The other day I found a set of photographs of two men whose poses and faces made me smile. They are Gilbert and George, a pair of artists who have been creating art since they met in London in the late sixties. Their multimedia works that mix several disciplines such as performance, photography, and drawing, is bursting with a sense of humor that is far from just being a joke. On the contrary, their works and visions couldn’t be more relatable and touching. Using the motto “Art for all,” they add a sense of humanity and inclusiveness to art, especially to the contemporary art, which tends to focus only on the individual and the concept. As self-made outsiders of mainstream art, they learned how to live and work as outcasts of art, which proved to give them the best tools and sources of inspiration to create pieces that talk not only to an elite circle of society, but to the masses that, according to them, also need art.
It was 1967 when these young artists met at St. Martin's art school. They had such chemistry that by the following year they were living together, and have been since. From the moment they met, they decided to work together as a duo. One of the most interesting things about their artistic vision is how their greatest wish was for the world to become the greatest art gallery. In a recent interview with Another Magazine, they commented on how in the seventies, when you asked people about their favorite artists they would analyze them in the most snobbish and poser-like voice. They'd claim to love Leonardo and Michelangelo, the more mainstream, and also quite dead, artists. They’re happy to see that nowadays new artists are emerging from every part of the world and art is now appreciated in every single aspect of life.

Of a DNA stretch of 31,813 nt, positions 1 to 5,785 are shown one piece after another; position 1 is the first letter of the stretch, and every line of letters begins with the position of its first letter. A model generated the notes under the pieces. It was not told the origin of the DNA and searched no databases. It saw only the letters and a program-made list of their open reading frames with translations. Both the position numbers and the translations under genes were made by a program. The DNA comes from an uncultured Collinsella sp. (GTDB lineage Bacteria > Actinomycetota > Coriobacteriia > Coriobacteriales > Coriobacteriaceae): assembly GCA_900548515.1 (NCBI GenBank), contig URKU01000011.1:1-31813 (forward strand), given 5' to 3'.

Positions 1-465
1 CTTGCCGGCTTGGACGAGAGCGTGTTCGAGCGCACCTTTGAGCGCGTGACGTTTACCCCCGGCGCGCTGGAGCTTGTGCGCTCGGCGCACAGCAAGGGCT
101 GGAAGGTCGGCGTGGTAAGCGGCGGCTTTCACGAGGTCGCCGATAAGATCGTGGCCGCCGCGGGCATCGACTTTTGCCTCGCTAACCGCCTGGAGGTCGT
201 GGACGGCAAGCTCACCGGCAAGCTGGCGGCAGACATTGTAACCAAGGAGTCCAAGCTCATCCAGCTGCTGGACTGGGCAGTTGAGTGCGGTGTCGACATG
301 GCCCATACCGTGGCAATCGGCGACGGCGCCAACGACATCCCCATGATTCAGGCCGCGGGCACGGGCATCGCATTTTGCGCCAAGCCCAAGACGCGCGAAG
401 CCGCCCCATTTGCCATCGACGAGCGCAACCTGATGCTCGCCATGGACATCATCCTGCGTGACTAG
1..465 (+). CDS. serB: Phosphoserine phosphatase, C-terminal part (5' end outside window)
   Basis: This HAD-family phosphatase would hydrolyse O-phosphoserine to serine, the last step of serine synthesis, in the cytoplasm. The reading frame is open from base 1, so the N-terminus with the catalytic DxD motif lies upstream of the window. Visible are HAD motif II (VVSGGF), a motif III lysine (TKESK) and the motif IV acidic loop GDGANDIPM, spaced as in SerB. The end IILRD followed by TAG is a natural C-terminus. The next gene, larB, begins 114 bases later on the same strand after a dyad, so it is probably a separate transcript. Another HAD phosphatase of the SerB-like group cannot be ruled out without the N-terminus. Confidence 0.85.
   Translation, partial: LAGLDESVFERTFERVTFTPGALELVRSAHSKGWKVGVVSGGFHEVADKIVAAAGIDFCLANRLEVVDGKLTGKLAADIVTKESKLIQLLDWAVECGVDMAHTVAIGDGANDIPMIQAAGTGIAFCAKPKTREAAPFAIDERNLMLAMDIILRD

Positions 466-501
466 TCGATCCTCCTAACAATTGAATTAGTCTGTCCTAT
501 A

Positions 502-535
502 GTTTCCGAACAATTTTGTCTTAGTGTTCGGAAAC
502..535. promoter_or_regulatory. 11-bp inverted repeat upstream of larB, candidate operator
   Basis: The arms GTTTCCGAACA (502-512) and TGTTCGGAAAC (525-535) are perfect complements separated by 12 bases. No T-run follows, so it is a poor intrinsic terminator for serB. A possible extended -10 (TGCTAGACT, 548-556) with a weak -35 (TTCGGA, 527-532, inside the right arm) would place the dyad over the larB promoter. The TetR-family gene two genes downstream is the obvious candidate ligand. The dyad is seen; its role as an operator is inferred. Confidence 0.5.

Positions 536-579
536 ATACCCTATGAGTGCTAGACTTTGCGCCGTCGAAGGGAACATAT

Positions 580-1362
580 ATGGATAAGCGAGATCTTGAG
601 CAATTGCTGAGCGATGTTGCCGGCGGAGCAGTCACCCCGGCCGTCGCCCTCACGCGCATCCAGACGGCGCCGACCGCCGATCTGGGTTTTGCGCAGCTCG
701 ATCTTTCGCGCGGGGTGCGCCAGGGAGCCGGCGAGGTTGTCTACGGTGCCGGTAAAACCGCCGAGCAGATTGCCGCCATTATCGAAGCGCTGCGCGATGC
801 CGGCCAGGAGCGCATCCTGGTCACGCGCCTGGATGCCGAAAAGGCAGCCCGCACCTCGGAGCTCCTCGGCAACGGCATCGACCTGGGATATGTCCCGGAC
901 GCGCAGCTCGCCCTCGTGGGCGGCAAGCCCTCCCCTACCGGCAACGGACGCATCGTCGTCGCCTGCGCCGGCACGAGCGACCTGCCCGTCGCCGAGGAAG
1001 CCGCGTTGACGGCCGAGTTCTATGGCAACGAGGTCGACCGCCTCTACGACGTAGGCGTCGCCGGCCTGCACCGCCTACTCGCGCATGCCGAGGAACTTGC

With the goal of turning the world into a massive art gallery, they thought the best way to bring that artistic essence to the streets was by making themselves pieces accessible to everybody. So, they came out with the project that became their signature work, their living sculptures. The first one they created was called the “Singing Sculpture” in 1969. The idea, based on their "Laws of Sculpture" manifesto, consisted of them dressing in grey suits and painting their faces and hands with copper metallic tones and creating poses to stand still. Once people approached them, they started singing “Underneath the Arches,” a song about the many people living under bridges during the depression. In that way, their performance became a criticism against contemporary capitalism.
This piece provoked the controversy they were aiming for. From that moment on, their works, either their living sculptures or any other medium used, followed that controversial essence to confront their audience with the realities they were living. In all their works, including performances, collages, photographs, and pictorial pieces, they always portray themselves as the protagonists. Another crucial element of their art is the portrayal of the urban culture to illustrate many taboo subjects such as sex, race, identity, religion, politics, and even AIDS. In that way, their work not only becomes relatable to everybody, but works as a more effective way to criticize and expose the government’s role in these subjects. However, what differentiates this artistic duo isn’t only the subjects they deal with, but the sarcastic and comic tone with which they present them.
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